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From the start of the Autumn Term 2021, it is a statutory requirement that all schools in England and Wales are teaching Relationship, Health (and Sex Education) as a fundamental part of the curriculum.

As part of implementing the RSHE curriculum, we have consulted with the children, parents, staff and governors to ensure there is a general consensus on our approaches to school policy and the curriculum content.                                                                                                                 

Relationships, Sex and Health Education Policy (RSHE) September 2021

The PSHE & RSHE policy in full at the bottom of the page. The curriculum document mentioned is attached below if you would like more details of the progression throughout school for PSHE.  


In Reception (Early Years) there are seven areas of learning and development that shape the curriculum. All areas of learning and development are important and inter-connected. PSHE comes under one of the 3 areas which are particularly important for building a foundation for igniting children’s curiosity and enthusiasm for learning, forming relationships and thriving; personal, social and emotional development (PSED).

At Lydgate we know children’s personal, social and emotional development (PSED) is crucial for children to lead healthy and happy lives, and is fundamental to their cognitive development. Underpinning their personal development are the important attachments that shape their social world. Strong, warm and supportive with relationships with adults enable children to learn how to understand their own feelings and those of others. They are supported to manage emotions, develop a positive sense of self, set themselves simple goals, have confidence in their own abilities, to persist and wait for what they want and direct attention as necessary. Through adult modelling and guidance, they learn how to look after their bodies, including healthy eating, and manage personal needs independently. Through supported interaction with other children, they learn how to make good friendships, co-operate and resolve conflicts peaceably. 

In Key stage 1 and Key stage 2 PSHE education is taught in discrete, weekly lessons through which pupils develop the knowledge, skills and attributes they need to keep themselves healthy and safe and prepared for life and work. However, it is also taught through school assemblies and cross-curricular with subjects such as Computing and Science.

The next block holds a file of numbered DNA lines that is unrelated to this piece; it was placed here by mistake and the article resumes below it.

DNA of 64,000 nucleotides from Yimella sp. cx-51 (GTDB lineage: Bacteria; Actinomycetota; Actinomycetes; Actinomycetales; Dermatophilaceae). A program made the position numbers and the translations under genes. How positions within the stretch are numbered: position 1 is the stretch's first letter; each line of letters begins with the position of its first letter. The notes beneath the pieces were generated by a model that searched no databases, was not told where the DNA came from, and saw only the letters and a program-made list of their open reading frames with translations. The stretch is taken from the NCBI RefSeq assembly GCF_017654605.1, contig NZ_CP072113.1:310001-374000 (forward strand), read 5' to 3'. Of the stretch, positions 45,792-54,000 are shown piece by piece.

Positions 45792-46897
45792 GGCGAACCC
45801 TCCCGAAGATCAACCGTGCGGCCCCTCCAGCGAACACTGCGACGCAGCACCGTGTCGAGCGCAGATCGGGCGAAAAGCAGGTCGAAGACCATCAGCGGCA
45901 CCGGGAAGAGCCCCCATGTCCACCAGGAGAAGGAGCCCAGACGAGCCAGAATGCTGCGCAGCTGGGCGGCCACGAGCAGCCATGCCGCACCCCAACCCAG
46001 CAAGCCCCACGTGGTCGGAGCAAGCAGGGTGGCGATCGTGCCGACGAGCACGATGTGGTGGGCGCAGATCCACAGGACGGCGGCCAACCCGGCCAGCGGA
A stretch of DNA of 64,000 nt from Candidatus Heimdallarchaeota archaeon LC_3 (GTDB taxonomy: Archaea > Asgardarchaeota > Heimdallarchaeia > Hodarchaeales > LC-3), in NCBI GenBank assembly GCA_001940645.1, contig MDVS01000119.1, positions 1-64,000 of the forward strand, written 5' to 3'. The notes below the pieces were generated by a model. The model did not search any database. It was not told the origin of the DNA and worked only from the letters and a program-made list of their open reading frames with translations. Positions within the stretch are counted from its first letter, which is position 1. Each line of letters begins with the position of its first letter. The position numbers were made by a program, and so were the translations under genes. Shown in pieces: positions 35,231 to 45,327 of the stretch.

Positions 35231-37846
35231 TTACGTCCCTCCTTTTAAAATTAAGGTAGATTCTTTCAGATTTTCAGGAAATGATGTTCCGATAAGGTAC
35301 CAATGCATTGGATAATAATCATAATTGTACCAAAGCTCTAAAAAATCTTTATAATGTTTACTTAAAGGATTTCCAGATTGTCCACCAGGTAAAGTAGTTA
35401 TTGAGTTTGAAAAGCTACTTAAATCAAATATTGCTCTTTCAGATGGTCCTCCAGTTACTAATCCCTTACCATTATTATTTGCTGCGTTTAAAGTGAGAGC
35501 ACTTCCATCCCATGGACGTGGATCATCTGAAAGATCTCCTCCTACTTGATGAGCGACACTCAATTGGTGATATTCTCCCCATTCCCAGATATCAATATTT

It aims to give pupils the knowledge that will enable them to make informed decisions about their wellbeing, health and relationships. It aims to develop skills and attributes such as resilience, self-esteem, risk-management, teamwork and critical thinking in the context of three core themes: Health and Wellbeing, Relationships and Living in the Wider World which are taught termly.

At Lydgate we provide our pupils with opportunities for them to learn about rights and responsibilities and appreciate what it means to be a member of a diverse society. The curriculum aims to be appropriate for all pupils and enable all pupils to access good quality PSHE teaching. Our pupils are encouraged to develop their sense of self-worth by playing a positive role in contributing to school life and the wider community.

Our scheme of work is adapted from the PSHE Association. This was chosen because it blends the PSHE curriculum with the new Relationships and Health education guidance. The curriculum overview is below.

As First Aid has been included further across school, we do follow guidance from St Johns Ambulance.

Click here for the Online Safety objectives we cover within our PSHE

As part of our social and emotional curriculum we use the ELSA approach which supports individual needs and help our children become happy, healthy and confident individuals.


What is ELSA?

The ELSA (Emotional Literacy Support Assistant) intervention was originally developed within Southampton, then Hampshire, by Sheila Burton, Educational Psychologist. It was designed to build the capacity of schools to support the emotional needs of their pupils from within their own resources. This is achieved by training teaching assistants to develop and deliver individualised support programmes to meet the emotional needs of children and teenagers in their care. It recognises that children learn better and are happier in school if their emotional needs are also addressed. This intervention is now widely implemented by educational psychologists across Britain.

Mrs Tasker, our Learning Mentor, is a trained ELSA.



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